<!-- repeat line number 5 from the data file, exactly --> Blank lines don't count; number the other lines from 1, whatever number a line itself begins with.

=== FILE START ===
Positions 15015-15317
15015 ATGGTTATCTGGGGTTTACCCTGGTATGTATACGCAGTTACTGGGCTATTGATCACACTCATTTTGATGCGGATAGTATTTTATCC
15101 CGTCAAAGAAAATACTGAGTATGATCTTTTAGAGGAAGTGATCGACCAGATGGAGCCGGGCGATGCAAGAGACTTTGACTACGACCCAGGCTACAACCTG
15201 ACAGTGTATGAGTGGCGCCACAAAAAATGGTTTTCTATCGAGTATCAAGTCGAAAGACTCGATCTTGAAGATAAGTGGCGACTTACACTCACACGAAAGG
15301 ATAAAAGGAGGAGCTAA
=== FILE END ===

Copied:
15301 ATAAAAGGAGGAGCTAA